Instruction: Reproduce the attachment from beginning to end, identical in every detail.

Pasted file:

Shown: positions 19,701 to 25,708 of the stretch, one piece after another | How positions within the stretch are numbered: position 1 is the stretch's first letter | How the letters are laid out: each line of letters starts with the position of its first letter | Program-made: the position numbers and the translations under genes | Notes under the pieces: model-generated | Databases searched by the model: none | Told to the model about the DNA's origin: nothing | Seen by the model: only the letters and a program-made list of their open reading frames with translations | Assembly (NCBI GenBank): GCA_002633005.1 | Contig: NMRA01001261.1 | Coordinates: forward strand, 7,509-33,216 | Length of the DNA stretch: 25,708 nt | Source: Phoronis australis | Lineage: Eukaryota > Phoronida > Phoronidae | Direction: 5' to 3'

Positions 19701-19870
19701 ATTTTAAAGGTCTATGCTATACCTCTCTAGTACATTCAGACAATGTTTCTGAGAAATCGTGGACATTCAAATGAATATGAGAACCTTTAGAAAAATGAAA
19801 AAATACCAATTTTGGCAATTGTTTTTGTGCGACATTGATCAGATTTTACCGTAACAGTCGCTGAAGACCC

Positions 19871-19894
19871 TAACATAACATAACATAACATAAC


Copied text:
Shown: positions 19,701 to 25,708 of the stretch, one piece after another | How positions within the stretch are numbered: position 1 is the stretch's first letter | How the letters are laid out: each line of letters starts with the position of its first letter | Program-made: the position numbers and the translations under genes | Notes under the pieces: model-generated | Databases searched by the model: none | Told to the model about the DNA's origin: nothing | Seen by the model: only the letters and a program-made list of their open reading frames with translations | Assembly (NCBI GenBank): GCA_002633005.1 | Contig: NMRA01001261.1 | Coordinates: forward strand, 7,509-33,216 | Length of the DNA stretch: 25,708 nt | Source: Phoronis australis | Lineage: Eukaryota > Phoronida > Phoronidae | Direction: 5' to 3'

Positions 19701-19870
19701 ATTTTAAAGGTCTATGCTATACCTCTCTAGTACATTCAGACAATGTTTCTGAGAAATCGTGGACATTCAAATGAATATGAGAACCTTTAGAAAAATGAAA
19801 AAATACCAATTTTGGCAATTGTTTTTGTGCGACATTGATCAGATTTTACCGTAACAGTCGCTGAAGACCC

Positions 19871-19894
19871 TAACATAACATAACATAACATAAC